Saturday, October 20, 2012

Presentations of Pure Awesomeness

We love our local public schools.  We feel like our kids are getting a good education there.  We've had some excellent teachers, and great experiences with the administration listening to and addressing our concerns.  But sometimes we feel like they're not being challenged as much as we'd like.  So a few weeks ago, Chris and I decided to offer an incentive for the girls to do some extracurricular work.  We told them we'd pay them to research a topic and present what they'd learned to us.

Vicki's reaction was pretty much, "Meh."  Of course, she's a busy girl this year and is taking an especially challenging math class, so I can understand her not wanting to fill her downtime with extra work.

Lexi, however, jumped at the chance.  She just spent all her money on an iPod, so she's eager to fill that piggy bank back up.

She spent about a week researching the states of matter.  Chris gave her some advice and a little guidance, but she did the bulk of the work on her own.  Once she was finished with her research, she put together an awesome PowerPoint presentation for us.  I wish I had thought to actually record the whole thing, but since I didn't, here, at least, is the PowerPoint part of it.  She had notes printed out, with all kinds of information for each slide, but you'll have to use your imagination as you watch this (it's a little long and there's no sound, so feel free to skip ahead):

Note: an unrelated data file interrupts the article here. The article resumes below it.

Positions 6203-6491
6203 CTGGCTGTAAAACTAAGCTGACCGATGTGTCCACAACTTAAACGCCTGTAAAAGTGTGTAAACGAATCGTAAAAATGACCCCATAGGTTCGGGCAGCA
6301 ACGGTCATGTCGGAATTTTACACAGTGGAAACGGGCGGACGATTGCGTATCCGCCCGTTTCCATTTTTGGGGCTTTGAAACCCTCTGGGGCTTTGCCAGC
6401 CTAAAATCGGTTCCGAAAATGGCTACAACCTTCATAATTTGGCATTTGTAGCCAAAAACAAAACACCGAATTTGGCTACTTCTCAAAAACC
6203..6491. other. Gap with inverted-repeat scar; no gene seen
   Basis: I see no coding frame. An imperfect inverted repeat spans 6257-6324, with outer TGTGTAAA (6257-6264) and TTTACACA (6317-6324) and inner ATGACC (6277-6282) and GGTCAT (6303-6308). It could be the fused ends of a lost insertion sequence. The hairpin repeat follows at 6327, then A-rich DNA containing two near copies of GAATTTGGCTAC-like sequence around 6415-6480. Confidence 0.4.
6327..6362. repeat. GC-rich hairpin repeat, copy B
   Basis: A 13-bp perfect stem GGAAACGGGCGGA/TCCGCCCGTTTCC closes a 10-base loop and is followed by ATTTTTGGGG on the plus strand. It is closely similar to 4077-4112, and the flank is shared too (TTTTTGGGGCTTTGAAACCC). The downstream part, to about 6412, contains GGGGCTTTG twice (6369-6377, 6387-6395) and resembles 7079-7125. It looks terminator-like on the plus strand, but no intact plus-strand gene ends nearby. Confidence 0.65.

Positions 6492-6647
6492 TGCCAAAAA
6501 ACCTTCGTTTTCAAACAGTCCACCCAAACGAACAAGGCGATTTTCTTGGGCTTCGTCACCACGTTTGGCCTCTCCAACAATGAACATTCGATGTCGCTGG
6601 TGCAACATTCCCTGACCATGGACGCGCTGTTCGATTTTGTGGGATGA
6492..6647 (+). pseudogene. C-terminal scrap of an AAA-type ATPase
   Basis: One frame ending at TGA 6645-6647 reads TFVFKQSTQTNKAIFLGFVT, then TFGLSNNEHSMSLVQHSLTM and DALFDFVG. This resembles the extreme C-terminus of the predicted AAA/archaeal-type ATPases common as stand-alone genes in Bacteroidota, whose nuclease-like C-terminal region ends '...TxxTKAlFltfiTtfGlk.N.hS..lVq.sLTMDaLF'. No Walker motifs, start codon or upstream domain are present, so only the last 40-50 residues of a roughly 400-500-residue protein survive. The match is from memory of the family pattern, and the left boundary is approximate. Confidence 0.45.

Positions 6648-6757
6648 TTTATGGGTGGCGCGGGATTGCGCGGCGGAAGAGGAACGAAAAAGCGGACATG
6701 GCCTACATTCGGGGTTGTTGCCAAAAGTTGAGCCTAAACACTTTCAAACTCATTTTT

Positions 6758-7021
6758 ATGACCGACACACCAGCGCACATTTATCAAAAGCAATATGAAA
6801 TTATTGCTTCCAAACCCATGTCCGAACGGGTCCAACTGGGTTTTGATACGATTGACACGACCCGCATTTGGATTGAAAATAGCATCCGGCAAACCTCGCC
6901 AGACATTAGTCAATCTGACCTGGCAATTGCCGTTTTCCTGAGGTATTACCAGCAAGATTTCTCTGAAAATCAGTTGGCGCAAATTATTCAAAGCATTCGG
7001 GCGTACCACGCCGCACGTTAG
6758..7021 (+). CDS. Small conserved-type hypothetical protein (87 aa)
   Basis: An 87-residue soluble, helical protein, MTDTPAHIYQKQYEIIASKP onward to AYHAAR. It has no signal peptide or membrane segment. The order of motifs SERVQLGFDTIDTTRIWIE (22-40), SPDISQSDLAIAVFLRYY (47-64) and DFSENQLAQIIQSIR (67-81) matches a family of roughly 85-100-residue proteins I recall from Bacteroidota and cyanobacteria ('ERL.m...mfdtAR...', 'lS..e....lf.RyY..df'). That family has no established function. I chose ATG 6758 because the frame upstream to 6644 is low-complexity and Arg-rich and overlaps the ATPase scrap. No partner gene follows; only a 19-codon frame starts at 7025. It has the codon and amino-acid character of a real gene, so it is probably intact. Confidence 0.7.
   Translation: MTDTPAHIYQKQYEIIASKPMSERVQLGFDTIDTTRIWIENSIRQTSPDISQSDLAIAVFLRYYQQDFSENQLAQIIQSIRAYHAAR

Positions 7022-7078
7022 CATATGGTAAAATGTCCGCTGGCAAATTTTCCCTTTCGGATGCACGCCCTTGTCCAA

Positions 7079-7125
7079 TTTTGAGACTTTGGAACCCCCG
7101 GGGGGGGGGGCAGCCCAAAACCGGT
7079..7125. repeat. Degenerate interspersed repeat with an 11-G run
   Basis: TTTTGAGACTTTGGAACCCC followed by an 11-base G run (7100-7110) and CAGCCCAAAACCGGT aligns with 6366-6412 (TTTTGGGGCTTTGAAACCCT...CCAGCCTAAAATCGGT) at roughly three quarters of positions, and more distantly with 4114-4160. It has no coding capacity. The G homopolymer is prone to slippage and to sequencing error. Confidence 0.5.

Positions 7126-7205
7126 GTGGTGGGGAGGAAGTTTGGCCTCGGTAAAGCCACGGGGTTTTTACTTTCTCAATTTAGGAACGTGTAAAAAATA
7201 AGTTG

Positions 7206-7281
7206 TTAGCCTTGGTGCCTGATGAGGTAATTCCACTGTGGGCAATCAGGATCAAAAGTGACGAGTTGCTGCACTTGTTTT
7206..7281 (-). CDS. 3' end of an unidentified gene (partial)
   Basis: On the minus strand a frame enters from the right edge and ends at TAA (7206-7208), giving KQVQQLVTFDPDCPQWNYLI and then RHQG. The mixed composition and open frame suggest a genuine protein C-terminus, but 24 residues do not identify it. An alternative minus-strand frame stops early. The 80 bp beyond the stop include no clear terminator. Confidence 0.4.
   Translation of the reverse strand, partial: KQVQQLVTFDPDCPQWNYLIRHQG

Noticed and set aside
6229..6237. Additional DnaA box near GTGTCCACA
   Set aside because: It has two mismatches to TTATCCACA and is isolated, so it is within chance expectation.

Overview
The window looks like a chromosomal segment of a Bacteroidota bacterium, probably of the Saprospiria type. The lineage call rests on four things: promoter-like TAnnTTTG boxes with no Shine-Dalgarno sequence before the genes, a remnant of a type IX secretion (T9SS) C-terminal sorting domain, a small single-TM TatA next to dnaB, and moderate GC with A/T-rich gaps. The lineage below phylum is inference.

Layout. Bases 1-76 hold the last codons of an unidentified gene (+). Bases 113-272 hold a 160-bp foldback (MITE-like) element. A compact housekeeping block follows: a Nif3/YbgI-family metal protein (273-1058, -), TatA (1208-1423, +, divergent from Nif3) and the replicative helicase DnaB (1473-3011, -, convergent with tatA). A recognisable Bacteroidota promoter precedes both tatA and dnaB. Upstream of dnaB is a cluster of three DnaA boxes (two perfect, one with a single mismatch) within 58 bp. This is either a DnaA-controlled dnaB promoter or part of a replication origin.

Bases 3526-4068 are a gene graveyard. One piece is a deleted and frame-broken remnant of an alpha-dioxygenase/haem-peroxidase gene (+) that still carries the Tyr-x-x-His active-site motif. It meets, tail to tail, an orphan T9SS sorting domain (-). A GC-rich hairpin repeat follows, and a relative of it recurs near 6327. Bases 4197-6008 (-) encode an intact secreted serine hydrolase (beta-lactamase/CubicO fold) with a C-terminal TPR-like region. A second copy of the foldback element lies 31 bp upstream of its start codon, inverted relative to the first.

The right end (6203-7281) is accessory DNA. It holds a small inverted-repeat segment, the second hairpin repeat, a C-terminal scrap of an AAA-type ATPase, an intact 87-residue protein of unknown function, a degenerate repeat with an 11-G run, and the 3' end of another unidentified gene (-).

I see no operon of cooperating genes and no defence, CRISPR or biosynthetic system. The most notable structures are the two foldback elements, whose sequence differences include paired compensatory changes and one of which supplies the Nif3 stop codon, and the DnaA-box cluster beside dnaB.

Not about to be outdone by her sister, Ellie decided that she needed to do a presentation, too.  Inspired by the states of matter, she chose to do her presentation on...wait for it...gas.  Oh how I wish I could have included her commentary, too, or Chris's description of her "research" process (essentially, it involved Google image searches, and him asking her, between fits of laughter, "What else is a gas?")  You will definitely want to watch the whole thing on this one:



A few comments: I have no idea what that's actually a graph of, but Chris says she told him, "We need graphs and charts!"  When she got to the "liar, liar" screen, she told us, "This means you should never hold your gas in.  You should always just let it out, or this might happen."

My kids are awesome.

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